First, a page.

This guideline covers treatments for people aged 18 and over with unstable angina (recurring chest pain) or a type of heart attack called non-ST-segment-elevation myocardial infarction (NSTEMI). It aims to ensure that people get treatment quickly. It recommends that as soon as NSTEMI or unstable angina is diagnosed, healthcare professionals assess people for risk of more serious heart problems in the future to guide their treatment.
In November 2013, recommendation 1.3.6 was changed in line with recommendations in NICE’s guideline on myocardial infarction. Recommendation 1.5.11 was updated to take into account people with a learning disability.
This guideline includes recommendations on:
- providing information
- assessing peoples’ risk of future adverse cardiovascular events
- antiplatelet and antithrombin therapy
- management strategies
Who is it for?
- Healthcare professionals
- People with NSTEMI or unstable angina and their carers
Is this guideline up to date?
NICE's guidelines on unstable angina and NSTEMI: early management (CG94), myocardial infarction: cardiac rehabilitation and prevention of further cardiovascular disease (CG172) and myocardial infarction with ST-segment elevation: acute management (CG167) are being combined and updated. The new guideline will be titled acute coronary syndromes when published.
Guideline development process
This guidance updates and replaces recommendations 1.2, 1.3, 1.4 and 1.6 in NICE technology appraisal 47 (September 2002) and recommendations 1.1 and 1.2 from NICE technology appraisal 80 (July 2004).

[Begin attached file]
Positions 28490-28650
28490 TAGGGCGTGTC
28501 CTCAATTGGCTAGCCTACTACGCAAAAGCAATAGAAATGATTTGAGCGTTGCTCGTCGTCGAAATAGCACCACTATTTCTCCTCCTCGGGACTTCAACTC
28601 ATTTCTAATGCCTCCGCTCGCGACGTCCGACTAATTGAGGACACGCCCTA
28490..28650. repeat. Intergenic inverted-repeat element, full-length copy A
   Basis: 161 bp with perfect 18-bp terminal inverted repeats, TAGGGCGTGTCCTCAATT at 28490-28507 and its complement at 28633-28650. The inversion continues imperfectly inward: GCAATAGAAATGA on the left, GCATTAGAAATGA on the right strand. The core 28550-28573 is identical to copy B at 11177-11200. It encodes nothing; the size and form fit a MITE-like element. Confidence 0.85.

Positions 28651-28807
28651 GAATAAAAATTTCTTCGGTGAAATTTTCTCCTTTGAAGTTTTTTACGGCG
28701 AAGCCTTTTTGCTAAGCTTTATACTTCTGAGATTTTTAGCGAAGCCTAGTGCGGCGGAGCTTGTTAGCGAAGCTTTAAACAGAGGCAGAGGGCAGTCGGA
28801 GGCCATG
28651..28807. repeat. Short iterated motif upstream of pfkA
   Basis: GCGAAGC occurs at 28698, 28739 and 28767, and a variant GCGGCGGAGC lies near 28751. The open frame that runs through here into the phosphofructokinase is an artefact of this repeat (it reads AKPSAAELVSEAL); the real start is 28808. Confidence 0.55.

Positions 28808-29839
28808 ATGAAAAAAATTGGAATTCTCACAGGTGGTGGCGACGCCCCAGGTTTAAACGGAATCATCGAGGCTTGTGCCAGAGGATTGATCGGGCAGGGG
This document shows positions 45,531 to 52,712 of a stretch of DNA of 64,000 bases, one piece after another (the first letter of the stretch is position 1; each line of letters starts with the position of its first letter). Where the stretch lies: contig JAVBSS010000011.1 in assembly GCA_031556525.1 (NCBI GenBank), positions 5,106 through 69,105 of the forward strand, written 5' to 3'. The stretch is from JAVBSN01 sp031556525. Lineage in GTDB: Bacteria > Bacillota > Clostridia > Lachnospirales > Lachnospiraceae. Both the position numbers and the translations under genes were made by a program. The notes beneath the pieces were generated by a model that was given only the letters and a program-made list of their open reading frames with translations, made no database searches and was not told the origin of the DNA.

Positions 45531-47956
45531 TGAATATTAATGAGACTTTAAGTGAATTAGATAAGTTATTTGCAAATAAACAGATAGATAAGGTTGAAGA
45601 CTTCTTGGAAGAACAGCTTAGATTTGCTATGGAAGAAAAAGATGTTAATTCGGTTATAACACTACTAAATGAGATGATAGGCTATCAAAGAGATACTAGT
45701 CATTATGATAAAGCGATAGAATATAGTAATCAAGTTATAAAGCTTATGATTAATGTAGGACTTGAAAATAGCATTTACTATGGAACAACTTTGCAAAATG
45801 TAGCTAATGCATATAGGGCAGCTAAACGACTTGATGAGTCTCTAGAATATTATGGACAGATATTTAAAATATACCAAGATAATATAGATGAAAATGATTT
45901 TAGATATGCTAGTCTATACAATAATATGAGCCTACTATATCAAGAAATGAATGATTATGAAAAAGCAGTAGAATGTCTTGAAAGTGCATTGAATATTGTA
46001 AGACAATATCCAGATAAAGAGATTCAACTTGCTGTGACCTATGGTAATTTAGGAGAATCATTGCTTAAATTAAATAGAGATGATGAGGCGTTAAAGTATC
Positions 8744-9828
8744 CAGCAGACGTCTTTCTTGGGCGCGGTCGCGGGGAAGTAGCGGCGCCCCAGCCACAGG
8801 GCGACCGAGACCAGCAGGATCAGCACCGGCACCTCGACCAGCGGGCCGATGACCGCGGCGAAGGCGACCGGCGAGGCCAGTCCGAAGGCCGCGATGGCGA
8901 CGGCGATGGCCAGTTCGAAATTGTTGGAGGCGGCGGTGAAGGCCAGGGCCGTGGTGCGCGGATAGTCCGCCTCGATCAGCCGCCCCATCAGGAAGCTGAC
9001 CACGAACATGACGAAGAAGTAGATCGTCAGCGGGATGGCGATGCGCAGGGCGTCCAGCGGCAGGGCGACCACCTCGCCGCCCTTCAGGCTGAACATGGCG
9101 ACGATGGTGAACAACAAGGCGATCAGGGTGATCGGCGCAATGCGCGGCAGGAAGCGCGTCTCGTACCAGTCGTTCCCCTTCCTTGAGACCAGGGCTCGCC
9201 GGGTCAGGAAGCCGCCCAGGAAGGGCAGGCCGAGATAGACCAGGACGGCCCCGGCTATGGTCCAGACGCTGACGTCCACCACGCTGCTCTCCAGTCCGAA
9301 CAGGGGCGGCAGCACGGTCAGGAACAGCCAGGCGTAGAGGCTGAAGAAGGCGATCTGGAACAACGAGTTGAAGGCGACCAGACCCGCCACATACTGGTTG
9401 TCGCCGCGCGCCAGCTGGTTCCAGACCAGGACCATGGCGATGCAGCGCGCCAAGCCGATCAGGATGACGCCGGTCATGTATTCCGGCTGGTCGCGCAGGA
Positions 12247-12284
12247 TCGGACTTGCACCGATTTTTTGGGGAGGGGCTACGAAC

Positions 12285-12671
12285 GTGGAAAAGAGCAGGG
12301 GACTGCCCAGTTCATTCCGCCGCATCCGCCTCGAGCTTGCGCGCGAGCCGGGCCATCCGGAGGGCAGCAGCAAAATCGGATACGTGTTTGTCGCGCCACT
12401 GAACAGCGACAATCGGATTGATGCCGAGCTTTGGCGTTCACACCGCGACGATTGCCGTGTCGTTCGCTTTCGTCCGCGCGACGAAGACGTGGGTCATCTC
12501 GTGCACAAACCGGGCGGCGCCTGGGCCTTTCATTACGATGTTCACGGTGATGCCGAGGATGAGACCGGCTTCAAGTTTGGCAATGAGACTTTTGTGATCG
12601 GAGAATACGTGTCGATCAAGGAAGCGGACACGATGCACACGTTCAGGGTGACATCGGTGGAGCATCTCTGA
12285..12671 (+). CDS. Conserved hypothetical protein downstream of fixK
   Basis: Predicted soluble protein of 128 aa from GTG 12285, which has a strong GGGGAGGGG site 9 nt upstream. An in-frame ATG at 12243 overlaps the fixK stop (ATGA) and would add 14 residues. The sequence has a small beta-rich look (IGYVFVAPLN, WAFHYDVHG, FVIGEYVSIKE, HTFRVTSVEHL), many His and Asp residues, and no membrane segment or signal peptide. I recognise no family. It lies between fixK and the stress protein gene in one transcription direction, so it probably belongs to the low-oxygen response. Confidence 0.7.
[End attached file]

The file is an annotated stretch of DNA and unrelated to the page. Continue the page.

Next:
The recommendations in this guideline represent the view of NICE, arrived at after careful consideration of the evidence available. When exercising their judgement, professionals and practitioners are expected to take this guideline fully into account, alongside the individual needs, preferences and values of their patients or the people using their service. It is not mandatory to apply the recommendations, and the guideline does not override the responsibility to make decisions appropriate to the circumstances of the individual, in consultation with them and their families and carers or guardian.
All problems (adverse events) related to a medicine or medical device used for treatment or in a procedure should be reported to the Medicines and Healthcare products Regulatory Agency using the Yellow Card Scheme.
Local commissioners and providers of healthcare have a responsibility to enable the guideline to be applied when individual professionals and people using services wish to use it. They should do so in the context of local and national priorities for funding and developing services, and in light of their duties to have due regard to the need to eliminate unlawful discrimination, to advance equality of opportunity and to reduce health inequalities. Nothing in this guideline should be interpreted in a way that would be inconsistent with complying with those duties.
Commissioners and providers have a responsibility to promote an environmentally sustainable health and care system and should assess and reduce the environmental impact of implementing NICE recommendations wherever possible.